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Selling products for no profit to make store look full
Selling products for no profit to make store look full
morettir




msg:4468132
 8:58 pm on Jun 21, 2012 (gmt 0)

I am opening a store selling regionally made widgets, targeting buyers outside my region. I have several manufacturers selling to me, but I only have about 10 different products now. I would like my store to look a little more "full". There are a couple manufacturers who have told me they would not sell to me due to direct competition. These manufacturer do sale wholesale to other brick & mortar stores, just not to online retailers.

I am thinking that to make my store look a little more "full", I can purchase these items at retail somewhere and list them slightly higher than others are selling it for. This would make my store look a little "fuller" and if I do actually sell one of these items, I would still make a profit. I don't intend to sell many of these items, but it would be good filler to make profit on my other widgets.

Does anyone know if the manufacturer can legally stop me from selling their product that I bought at retail? Could I be sued for this?

 

Automan Empire




msg:4468209
 2:35 am on Jun 22, 2012 (gmt 0)

Sounds like a new chapter for your business... chapter 11.

I think it could backfire; if customers see a familiar item on your site for above what they consider retail, it can create a perception that ALL items on your site are "expensive here" before they've shopped your unique items.

Pricing AT retail- "Loss leader" pricing only works if customers are very likely to purchase other normal-markup items, once drawn in by the loss-leader price.

Better to populate the store with products you can sell the usual way- buy low, sell high.

jwolthuis




msg:4468216
 3:54 am on Jun 22, 2012 (gmt 0)

Welcome to Webmaster World!

I think your idea of listing items at a slightly-higher price has merit, to achieve the "fuller" look you want. And there are a lot of regions in the world who shop based on availability, not price.

You want to find a niche market. I'd suggest you focus on export markets, where you might see little-to-no competition.

If you are based in USA, focus on Australia and Great Britain. They are English-speaking countries with generally-loose import laws. They are hungry for your products, and they are looking for stores like yours who ship internationally with low friction.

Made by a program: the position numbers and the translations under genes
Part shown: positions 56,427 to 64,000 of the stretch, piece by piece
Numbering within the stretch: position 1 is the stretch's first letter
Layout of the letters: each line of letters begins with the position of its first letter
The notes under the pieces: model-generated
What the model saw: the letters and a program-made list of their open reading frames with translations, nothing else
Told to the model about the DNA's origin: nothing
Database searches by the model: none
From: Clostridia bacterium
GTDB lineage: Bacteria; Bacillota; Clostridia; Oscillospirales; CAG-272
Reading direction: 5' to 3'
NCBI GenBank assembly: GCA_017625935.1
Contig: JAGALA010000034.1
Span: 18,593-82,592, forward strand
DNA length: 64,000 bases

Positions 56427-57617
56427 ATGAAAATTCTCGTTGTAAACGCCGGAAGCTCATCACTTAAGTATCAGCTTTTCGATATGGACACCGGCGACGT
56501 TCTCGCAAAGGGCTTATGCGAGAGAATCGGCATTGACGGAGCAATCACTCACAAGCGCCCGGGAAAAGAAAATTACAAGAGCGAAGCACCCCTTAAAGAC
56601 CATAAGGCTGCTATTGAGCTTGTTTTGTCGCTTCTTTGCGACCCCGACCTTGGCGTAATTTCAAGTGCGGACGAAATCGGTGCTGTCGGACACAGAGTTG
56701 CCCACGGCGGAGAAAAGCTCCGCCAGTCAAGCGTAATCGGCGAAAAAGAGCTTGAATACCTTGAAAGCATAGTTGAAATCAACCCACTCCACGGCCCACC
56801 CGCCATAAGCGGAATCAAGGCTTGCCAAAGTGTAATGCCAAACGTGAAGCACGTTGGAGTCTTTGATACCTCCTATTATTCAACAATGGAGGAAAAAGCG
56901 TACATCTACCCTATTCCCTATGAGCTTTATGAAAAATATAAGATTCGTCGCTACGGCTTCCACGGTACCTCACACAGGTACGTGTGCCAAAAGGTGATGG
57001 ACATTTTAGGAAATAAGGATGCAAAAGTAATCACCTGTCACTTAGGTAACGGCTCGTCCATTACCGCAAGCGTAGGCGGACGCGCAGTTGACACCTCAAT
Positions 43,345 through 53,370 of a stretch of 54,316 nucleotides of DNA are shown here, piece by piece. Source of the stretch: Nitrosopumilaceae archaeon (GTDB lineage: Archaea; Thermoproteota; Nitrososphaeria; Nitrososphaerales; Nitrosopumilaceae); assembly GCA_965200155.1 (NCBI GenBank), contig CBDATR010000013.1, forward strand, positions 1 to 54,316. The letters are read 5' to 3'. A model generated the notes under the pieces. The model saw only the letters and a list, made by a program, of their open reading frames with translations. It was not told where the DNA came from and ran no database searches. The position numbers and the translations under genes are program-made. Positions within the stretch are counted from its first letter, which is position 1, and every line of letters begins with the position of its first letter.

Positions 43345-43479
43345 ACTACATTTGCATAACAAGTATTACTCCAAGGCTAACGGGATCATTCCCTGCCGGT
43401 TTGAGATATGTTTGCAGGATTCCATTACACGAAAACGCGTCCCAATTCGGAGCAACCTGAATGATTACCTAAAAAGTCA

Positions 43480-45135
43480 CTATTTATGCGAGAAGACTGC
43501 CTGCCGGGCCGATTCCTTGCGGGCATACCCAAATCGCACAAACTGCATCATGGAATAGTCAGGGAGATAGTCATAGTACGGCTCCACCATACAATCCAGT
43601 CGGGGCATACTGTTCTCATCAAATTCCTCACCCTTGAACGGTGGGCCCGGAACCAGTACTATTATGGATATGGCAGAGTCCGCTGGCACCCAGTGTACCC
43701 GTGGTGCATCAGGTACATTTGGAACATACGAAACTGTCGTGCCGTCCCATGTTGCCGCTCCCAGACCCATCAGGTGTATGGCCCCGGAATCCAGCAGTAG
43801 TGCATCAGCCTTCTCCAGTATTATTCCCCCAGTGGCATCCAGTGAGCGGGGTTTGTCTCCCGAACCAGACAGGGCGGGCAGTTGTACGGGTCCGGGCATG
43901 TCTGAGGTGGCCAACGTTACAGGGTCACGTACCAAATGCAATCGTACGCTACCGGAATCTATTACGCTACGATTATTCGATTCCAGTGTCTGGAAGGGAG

Become an expert with First-Class International shipping, and Customs Form 2976. Lots of stores don't want to bother with the hassle, so there's your opening. Cater to them, and your higher price won't as much of an issue.

You can also cater to domestic shoppers, even with a higher price, if you offer benefits that your competitors don't. Offer a 365-day return policy, or a price-protection policy (customers seldom bother using them). If your widgets are light, offer free shipping via first-class parcel. Or try free return-shipping.

There are lots of opportunities to succeed, even if your competitors have lower prices for the same items. Think globally, and test various promotions/policies to find out what works for you.

Does anyone know if the manufacturer can legally stop me from selling their product that I bought at retail? Could I be sued for this?

No and no. However, you should think about how you honor a warranty. Customers want stores who stand behind a product, not simply boot them to the manufacturer for resolution. Are you prepared to take returns on damaged/defective/unwanted products?

lucy24




msg:4468220
 4:13 am on Jun 22, 2012 (gmt 0)

Nothing wrong with carrying only ten items. Boutique vs. big box. Just make sure every aspect of the site is designed to look as if you only want to sell 10 items-- not that you wanted to carry 1000 but couldn't find any more.

Do some searching and you will probably find sites that only sell one item.

cliffud




msg:4468296
 11:39 am on Jun 22, 2012 (gmt 0)

I wouldn't worry about it. Buying products at retail and then selling online is how Zappos got started actually.

jsinger




msg:4468302
 11:46 am on Jun 22, 2012 (gmt 0)

Buying products at retail and then selling online is how Zappos got started actually.

And didn't Zappos lose like a bazillion dollars a year for the first bunch of years?

dpd1




msg:4468464
 6:09 pm on Jun 22, 2012 (gmt 0)

If you can make up for the lack of products by having great info on the stuff you do have... I think that would be fine. Personally I couldn't care less how many products a store has.

lgn1




msg:4469800
 7:32 pm on Jun 26, 2012 (gmt 0)

Does anyone know if the manufacturer can legally stop me from selling their product that I bought at retail? Could I be sued for this?


No, It falls under the first sale doctrine, and exhaustion of rights. (At least in the USA and Canada).

But, rather than buying retail. Enter into a partnership (profit sharing) relationship with a retailer. Some of the merchandise will be diverted from the retail side to the online side. It is best done, if you have friends, family, relatives in the retail industry; rather than approaching any retailer blind.

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